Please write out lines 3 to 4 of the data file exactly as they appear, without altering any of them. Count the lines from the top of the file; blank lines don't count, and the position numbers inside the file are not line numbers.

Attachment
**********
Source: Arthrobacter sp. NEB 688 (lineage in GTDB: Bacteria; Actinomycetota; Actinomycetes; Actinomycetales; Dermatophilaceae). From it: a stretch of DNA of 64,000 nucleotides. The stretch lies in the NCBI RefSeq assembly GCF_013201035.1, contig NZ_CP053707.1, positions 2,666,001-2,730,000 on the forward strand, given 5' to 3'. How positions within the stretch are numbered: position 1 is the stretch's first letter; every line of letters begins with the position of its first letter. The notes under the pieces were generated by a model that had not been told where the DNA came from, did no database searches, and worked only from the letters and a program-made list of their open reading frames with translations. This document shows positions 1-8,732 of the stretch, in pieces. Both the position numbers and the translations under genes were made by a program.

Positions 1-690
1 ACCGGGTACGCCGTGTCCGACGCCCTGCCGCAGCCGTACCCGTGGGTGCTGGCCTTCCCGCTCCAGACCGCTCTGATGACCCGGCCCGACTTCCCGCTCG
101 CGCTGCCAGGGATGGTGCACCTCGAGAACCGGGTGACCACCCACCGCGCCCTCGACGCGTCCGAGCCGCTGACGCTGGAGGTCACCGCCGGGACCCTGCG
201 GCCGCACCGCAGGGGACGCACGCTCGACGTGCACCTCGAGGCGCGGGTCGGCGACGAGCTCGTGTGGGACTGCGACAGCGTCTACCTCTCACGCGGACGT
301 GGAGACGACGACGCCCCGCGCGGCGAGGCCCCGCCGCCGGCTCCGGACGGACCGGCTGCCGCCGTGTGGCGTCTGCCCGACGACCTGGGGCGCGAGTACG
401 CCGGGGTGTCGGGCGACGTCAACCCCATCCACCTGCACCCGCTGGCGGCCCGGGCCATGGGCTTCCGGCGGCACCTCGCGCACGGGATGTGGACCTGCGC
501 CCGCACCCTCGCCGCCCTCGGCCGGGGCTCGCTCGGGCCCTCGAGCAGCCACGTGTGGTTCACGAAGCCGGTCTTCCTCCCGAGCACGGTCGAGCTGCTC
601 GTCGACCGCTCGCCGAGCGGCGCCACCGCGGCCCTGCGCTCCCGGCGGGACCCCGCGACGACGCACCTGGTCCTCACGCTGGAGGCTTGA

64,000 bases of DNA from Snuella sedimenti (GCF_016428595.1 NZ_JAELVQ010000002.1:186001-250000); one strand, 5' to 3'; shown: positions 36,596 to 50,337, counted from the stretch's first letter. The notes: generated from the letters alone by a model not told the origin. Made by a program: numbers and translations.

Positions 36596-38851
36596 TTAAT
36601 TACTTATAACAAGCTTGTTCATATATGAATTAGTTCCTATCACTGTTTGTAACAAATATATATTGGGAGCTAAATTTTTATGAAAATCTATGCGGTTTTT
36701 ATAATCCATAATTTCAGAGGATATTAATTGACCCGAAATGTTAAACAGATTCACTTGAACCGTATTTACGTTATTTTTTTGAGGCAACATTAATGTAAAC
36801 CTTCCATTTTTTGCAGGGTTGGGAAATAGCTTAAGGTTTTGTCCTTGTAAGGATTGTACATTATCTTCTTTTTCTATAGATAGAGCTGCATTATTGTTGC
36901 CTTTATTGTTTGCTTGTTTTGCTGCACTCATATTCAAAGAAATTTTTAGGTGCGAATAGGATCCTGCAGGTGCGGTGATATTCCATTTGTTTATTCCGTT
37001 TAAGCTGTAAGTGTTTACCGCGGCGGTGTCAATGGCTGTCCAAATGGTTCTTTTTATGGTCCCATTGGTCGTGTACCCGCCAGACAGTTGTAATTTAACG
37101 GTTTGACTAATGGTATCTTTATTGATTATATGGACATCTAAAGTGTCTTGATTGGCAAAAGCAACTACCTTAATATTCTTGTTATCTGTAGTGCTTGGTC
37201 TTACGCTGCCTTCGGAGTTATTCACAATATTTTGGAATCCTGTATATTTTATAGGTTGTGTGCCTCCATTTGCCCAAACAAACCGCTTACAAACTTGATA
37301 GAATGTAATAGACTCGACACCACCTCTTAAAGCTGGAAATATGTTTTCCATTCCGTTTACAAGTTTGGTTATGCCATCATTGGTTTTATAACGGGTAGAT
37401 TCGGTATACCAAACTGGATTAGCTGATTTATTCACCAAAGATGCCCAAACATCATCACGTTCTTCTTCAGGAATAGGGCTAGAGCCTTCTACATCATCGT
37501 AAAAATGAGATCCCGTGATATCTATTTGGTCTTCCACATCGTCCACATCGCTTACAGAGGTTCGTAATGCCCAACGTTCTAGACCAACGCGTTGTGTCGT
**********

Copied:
1 ACCGGGTACGCCGTGTCCGACGCCCTGCCGCAGCCGTACCCGTGGGTGCTGGCCTTCCCGCTCCAGACCGCTCTGATGACCCGGCCCGACTTCCCGCTCG
101 CGCTGCCAGGGATGGTGCACCTCGAGAACCGGGTGACCACCCACCGCGCCCTCGACGCGTCCGAGCCGCTGACGCTGGAGGTCACCGCCGGGACCCTGCG